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Then I think the answer is a modern anti air and anti ship missile defence system. Probably cf. the Taiwan thread.
 

Samson

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As far as the Civ 3 scenario I would suggest the real life answer is irrelevant. You should give each side the number of units that makes the fight roughly even, or whatever you want for the scenario.

As far as real life goes, and I will say I do not actually know anything about warfare, my point is something like:

If one was to define two metrics:
  • Beachhead defender advantage = (number of invaders storming the beach) / (number of defenders required to repulse invasion)
  • Anti-ship missile defender advantage = (amount of money to build invasion fleet) / (amount of money to build anti-ship missiles to sink invasion fleet)
I would guess Beachhead defender advantage would be about 10, and Anti-ship missile defender advantage would be about 1000. Therefore an island facing invasion should prioritise building anti-ship missiles rather than humans on the beach. So loads of these all over the island:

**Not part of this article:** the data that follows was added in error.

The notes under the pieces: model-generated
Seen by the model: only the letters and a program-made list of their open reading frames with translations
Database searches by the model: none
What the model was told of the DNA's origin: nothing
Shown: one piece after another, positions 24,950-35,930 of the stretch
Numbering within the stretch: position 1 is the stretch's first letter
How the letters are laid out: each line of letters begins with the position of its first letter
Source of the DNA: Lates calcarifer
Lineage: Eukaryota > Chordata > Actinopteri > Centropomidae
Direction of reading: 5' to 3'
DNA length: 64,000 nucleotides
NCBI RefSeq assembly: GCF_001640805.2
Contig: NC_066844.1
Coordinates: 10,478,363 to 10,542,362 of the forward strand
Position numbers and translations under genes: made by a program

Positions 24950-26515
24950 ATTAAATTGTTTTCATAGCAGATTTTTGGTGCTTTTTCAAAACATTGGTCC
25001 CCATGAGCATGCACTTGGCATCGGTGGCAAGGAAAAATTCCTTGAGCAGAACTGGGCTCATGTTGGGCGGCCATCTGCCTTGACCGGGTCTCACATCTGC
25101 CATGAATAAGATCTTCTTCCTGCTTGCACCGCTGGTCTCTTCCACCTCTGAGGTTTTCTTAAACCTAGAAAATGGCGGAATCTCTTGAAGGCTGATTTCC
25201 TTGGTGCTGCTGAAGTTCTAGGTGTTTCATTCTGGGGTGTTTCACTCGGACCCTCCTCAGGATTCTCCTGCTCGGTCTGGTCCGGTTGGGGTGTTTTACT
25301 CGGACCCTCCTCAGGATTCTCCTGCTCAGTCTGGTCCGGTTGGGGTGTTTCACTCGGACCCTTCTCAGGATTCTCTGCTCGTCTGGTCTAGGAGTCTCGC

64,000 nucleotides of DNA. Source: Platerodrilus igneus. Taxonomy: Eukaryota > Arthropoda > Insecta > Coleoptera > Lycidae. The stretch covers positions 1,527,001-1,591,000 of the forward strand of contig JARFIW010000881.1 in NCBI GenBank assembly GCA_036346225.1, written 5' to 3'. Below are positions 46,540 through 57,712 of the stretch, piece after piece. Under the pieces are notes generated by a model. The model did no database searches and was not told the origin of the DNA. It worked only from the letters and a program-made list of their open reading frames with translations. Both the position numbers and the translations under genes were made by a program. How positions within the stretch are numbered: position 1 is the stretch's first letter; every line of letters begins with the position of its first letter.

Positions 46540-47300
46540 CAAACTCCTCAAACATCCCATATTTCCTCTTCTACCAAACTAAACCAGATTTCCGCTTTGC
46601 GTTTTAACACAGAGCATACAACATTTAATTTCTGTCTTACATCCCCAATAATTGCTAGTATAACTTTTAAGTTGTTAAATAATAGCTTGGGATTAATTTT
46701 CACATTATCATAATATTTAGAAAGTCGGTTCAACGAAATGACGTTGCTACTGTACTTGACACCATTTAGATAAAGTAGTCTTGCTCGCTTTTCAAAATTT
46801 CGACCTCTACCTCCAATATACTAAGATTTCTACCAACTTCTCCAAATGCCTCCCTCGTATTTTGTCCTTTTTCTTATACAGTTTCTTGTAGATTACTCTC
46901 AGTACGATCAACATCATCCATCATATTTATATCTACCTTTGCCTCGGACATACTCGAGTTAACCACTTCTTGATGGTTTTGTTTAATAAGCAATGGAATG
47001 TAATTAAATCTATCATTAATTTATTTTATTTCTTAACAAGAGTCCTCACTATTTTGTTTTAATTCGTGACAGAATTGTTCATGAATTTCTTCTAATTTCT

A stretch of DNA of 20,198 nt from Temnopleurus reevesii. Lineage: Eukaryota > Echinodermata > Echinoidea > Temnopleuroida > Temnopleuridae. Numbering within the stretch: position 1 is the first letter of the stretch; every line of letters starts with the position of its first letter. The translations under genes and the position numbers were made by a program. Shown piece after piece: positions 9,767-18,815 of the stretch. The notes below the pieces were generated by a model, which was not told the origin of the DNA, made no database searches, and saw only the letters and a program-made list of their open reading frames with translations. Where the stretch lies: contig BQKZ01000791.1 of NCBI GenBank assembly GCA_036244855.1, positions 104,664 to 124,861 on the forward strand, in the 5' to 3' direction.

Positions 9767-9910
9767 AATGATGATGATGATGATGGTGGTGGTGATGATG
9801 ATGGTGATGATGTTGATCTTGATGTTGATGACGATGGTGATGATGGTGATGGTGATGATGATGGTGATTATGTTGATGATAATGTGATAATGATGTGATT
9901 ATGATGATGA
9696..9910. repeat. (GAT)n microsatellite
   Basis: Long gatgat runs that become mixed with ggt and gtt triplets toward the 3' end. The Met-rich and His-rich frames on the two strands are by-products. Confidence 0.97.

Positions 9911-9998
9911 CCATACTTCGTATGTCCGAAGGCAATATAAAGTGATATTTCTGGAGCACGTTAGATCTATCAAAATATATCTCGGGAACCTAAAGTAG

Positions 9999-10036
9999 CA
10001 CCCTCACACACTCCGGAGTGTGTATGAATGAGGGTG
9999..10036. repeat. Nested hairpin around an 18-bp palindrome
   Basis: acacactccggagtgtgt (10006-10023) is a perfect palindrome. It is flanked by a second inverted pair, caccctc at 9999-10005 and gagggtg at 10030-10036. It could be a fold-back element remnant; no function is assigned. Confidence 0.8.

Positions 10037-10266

Lexicus

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Also, what about ground forces?

Ground forces barely matter on an island. I mean, they matter, but the power that controls the sea around Hawaii will be able to supply and reinforce any ground forces on the islands. So you could put 3 million men on Hawaii but if you can't supply them they're not going to make a difference in defending the place.
 

EgonSpengler

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Here's the Scenario:

You are a commander tasked with maintaining an occupation of the Hawaiian Islands. This Hawaii is an alternate Hawaii, though similar enough that you probably wouldn't tell at first glance. It has been a few years since the fairly easy invasion and occupation of the islands. There are some rebel holdouts to the south of the main island and in the eastern half of Maui. They aren't a major concern. Given enough time the rebels could be brought to heel. However, just days ago your second in command has just given you grave news: A massive Allied fleet is within days of Oahu, with clear intention to land and liberate the islands.